Who is the American Legion in Chapel Hill?
Our post has been in Chapel Hill since post-World War I. We formed in August 1919 and created a post on Rosemary Street, near the site of the Bank America building. Our vets actually cut down local trees to build our first home, a log cabin! We closed that site and moved with our naval artillery piece to a new site way out of town and in the “country.”
That then country setting, on 35 acres, had no neighbors. Well, maybe you might count the dairy cows that were nearby. Our post home is now encircled by houses, a school, hotels, and office buildings. So much for a country setting.
Our mission is to help veterans. Be they old-timers from World War II, Korean conflict (nice phrase for “war”), Vietnam, a series of police actions, Iraq, Kuwait, and on into 9/11 and our current conflict in Iraq and Afghanistan. Our organization is best suited to help veterans with unmet needs, assistance in our community, service to our community, and veterans education and benefits. We also strongly support Scouting. The American Legion has Veteran Service Officers in each post and in Winston-Salem. Let us help you get the information you need. Our post building serves all of our local veterans who are members of the American Legion or its Ladies Auxiliary. We are also the home to the local Veterans of Foreign Wars.
Why are you selling?
Just like your home, the post is our home. It ages and needs upkeep and repair, and, like your home and your family, you need to be realistic. Is your home more costly to upgrade to meet your current needs? Our home is no different. We are continuing the wisdom and legacy of the thousands of Chapel American Legionnaires that considered Post 6 their home. It is time to rebuild and create a new home “out in the country.”
Why not just rebuild your building?
We would love to, but we do not have the finances needed to restore and improve our post building. Our wealth is in our land.
Isn’t this lot of money for each of the post members?
No member of the post may benefit personally from the sale of the post. The money is never shared or given to members for personal benefit. It is used for the operation and maintenance of the post home and property, development of programs, support of veterans and their families, payment of post financial obligations, and such other things as approved by the Post Executive Committee and post membership.
Why don’t you partner with someone, like the town wants to do?
Easier said than done. If you think rezoning is going to be hard, it would be the same with working with a “partner.” And, partnerships may start well, but would it work long term?
Why not partner with the town for a park?
When a town council changes membership, everything changes. Existing agreements are open to new interpretation. Not only that, when a publicly funded project’s use offends some members of the community, restrictions on use by the American Legion are sure to follow.
Did you ever consider other options?
Yes. We considered leasing Legion Road frontage property to the town for a fire station. The nearby affordable housing tract was selected for the fire station.
We need more parks.
There are several parks in town now that are ready for redevelopment. There is also a large undeveloped park near Morgan Trail. It is much larger or the same size as our property and it is unused and inaccessible.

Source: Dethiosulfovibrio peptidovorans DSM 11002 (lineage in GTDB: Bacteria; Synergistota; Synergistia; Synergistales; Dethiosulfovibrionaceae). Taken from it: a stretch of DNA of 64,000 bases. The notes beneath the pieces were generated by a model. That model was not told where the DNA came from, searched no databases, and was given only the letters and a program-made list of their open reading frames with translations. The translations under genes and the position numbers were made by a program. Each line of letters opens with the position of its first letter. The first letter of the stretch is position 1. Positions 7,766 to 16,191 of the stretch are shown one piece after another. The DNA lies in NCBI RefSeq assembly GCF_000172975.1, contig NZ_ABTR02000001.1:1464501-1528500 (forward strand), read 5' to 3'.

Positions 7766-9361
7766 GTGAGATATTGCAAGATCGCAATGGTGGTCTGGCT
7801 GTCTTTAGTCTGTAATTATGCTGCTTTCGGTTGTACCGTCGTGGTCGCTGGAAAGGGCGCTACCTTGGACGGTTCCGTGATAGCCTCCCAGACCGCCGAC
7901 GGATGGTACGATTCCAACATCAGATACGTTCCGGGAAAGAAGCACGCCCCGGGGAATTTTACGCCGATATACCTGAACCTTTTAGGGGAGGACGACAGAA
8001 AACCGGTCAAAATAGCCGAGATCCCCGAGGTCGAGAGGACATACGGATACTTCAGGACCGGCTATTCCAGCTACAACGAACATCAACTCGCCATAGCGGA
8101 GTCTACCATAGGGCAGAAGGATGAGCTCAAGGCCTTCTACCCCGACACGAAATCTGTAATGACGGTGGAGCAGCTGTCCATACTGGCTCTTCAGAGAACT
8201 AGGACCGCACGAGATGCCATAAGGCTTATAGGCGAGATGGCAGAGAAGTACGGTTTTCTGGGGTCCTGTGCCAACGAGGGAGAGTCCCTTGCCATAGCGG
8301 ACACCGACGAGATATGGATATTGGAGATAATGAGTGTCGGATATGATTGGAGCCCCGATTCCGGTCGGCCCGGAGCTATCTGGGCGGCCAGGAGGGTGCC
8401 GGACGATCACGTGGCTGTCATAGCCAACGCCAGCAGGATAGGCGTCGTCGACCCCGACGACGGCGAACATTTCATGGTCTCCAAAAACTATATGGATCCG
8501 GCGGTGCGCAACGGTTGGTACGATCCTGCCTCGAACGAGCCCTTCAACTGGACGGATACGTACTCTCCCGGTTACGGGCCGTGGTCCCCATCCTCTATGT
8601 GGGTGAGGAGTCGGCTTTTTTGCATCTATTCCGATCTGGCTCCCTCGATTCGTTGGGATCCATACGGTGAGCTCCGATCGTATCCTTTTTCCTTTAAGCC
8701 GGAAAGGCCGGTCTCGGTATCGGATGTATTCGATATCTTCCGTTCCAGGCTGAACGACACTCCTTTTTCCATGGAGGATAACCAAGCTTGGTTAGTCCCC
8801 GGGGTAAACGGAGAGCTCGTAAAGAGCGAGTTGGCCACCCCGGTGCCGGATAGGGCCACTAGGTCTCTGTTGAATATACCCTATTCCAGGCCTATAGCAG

There are no like properties in town, especially wooded.
Maybe not. There are other undeveloped large tracts in Chapel Hill.
Why the rush?
We have been considering our options for over four years. Three years ago we created a Revitalization team of members to consider our options. Their recommendations were considered in September 2014 and the members decided to consider sale as an option. Learn more
Why was the consideration of the Right of First Refusal hurried?
First, there was no binding Right of First Refusal as a contract. An offer of the right was made by the post, but the town council did not countersign and agree to the offer. You can find this information on the town website under town council minutes. However, the members of the post decided to give the town the opportunity to purchase the post at a reduced price of $9 million dollars. We gave them 60 days to decide and that was after we received a contract offer to purchase the post property.
But, the town did not have enough time to decide with just 60 days and no warning. Isn’t that unfair?
First, about 18 months ago, our leaders met with the town planning department. We asked a simple question. “If the post was to sell its site, what would be the desires of the town?” We reminded them (and they us) of the Right of First Refusal. We then took that information and sought interested developers that could build a project on our property that meet the town’s vision. Is that not the function of a town planning department?
The Woodfield design does not match the town’s plan.
The design you have heard about and as proposed by Woodfield and Associates is a reflection of the town’s desires for property use. It was shared with the Planning Department early on and modified to meet the town’s desires. The town requested some changes, an access road near the school, and park area changes. It was this design that was shared with the town council when they decided to pass on their “right of first refusal.”
The plan is wrong for post property.
The property is bordered by a large nursing home, the Sheraton Hotel, the Europa Center, a Quality Inn, and the Epheses-Fordham development zone. Two story and larger buildings are our neighbors and more are planned.
What are you going to do if the Town Council rejects the rezoning request?
That is a question for Woodfield and Associates. We have a contract with them. They are working with the town.